Even in the unpredictable world of baseball, where every day brings surprises, there is one thing you can usually count on: Switch-hitters will swing left-handed against right-handers; that's why they are switch-hitters.

But last week in Toronto, Tampa Bay manager Joe Maddon had his switch-hitters bat right-handed against righty Shaun Marcum. That's why he is Joe Maddon, one of the Majors' leading out-of-the-box thinkers.

Switch-hitters commonly stay on the same side against knuckleball pitchers, feeling it gives them a better look at the dancer's moves. But Marcum does not throw that pitch. His pitching splits, however, are backwards -- right-handers (.287) are hitting more than a hundred points higher against him than are lefties.

Maddon did his homework and, besides ordering switchers Dioner Navarro, Ben Zobrist and Willy Aybar into the right-side batters' box, also loaded his lineup with right-handed hitters in what turned into a 7-3 victory over the Blue Jays.

The Rays didn't exactly beat up Marcum, doing most of the damage against a pair of relievers in a six-run ninth, but the mind games are certainly an intriguing angle to Wednesday's rematch.

"I'm sure [Marcum] has given that a lot of thought," Maddon said. "It always comes down to execution regardless. As a pitcher, you have to make a pitch, and as a hitter, you have to work a good at-bat. It always comes down to execution. The other team can know what you're doing. But if you execute properly, you still have a chance of it working."

Marcum has never had problems executing his pitches against the Rays, given his lifetime 1.67 ERA against them in 32 1/3 innings.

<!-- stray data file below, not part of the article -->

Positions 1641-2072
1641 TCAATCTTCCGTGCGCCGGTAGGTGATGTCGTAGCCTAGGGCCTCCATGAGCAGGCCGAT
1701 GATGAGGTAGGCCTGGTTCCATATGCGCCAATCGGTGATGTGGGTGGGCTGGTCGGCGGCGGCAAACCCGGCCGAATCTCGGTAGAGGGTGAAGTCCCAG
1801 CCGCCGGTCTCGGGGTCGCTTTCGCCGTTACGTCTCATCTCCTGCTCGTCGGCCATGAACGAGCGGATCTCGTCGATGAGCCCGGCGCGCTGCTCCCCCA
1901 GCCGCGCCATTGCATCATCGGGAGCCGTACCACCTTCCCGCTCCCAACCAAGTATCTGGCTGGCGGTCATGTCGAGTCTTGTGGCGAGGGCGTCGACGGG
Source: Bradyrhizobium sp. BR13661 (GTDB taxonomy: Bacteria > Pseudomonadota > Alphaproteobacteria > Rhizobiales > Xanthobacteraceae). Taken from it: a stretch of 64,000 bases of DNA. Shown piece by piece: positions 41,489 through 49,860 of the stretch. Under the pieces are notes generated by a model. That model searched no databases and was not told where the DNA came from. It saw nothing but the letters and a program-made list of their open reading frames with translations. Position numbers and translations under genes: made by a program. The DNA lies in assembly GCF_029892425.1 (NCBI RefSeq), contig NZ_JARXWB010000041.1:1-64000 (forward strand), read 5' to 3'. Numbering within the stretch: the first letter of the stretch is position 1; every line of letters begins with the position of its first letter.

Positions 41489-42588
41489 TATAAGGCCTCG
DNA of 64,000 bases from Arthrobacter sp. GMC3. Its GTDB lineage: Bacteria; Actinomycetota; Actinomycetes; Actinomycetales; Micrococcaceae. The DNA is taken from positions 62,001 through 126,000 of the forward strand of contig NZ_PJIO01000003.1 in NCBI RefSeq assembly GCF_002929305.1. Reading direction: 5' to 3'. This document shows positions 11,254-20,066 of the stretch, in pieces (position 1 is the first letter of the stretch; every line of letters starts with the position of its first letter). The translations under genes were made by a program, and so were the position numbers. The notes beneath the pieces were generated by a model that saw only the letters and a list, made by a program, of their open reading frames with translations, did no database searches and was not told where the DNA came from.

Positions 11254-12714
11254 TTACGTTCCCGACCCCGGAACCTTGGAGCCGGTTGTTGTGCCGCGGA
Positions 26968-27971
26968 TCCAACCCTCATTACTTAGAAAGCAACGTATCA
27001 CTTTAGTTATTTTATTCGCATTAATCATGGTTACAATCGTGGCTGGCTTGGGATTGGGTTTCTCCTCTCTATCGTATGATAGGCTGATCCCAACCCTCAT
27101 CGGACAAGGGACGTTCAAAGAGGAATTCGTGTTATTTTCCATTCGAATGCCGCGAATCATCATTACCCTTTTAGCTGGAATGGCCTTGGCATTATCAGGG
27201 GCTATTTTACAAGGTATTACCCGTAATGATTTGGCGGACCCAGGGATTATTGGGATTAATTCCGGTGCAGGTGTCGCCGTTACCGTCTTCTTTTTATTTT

If Maddon tries the same tactic again, his lineup will have a familiar look to Marcum: Gabe Kapler in right field, Zobrist at first or second, Sean Rodriguez at shortstop or second and Kelly Shoppach or Navarro catching.

But the best thing the Rays could have going for them is David Price, almost a forgotten man in a recent parade of No. 1 Draft choices making splashes, from Cincinnati's Mike Leake to Washington's Stephen Strasburg.

Yet Price, Tampa Bay's top pick in 2007, already has an impressive body of work, topped by his club-leading eight wins. The most recent of those was in the aforementioned duel with Marcum in Toronto, which was his fourth start without yielding an earned run.

The left-hander presents an ominous challenge for a team already coming off being held to two hits in Tuesday's 9-0 loss. As a team, the Blue Jays are batting .200 against lefties, with Aaron Hill and Adam Lind a combined .104 (10-for-96).

Blue Jays: Overbay moves up in order
Lyle Overbay was nudged slightly up in Tuesday's batting order, and went 0-for-3 in the six-hole after having hit .382 (13-for-34) in nine straight games as the No. 7 hitter. ... Alex Gonzalez was permitted to miss the game to look after a personal issue, and is expected back at shortstop Wednesday. ... Infielder John McDonald remained away from the team for a fourth game to stay with his ailing father, and he could go on the bereavement list.

Rays: Niemann dominating at the Trop
Jeff Niemann kept streaking on a couple of fronts with his Tuesday shutout: It was his 16th consecutive home start since his last loss on May 2, 2009, the longest active such streak in the Majors, and he also became the only Tampa Bay pitcher other than James Shields in 2007 to win his first six decisions of the season.

Worth noting
What is it about Tampa Bay and 6-foot-9 pitchers? Niemann's victory on Tuesday was his overall seventh straight reverting to last season, tying the franchise record set in 2005 by Mark Hendrickson.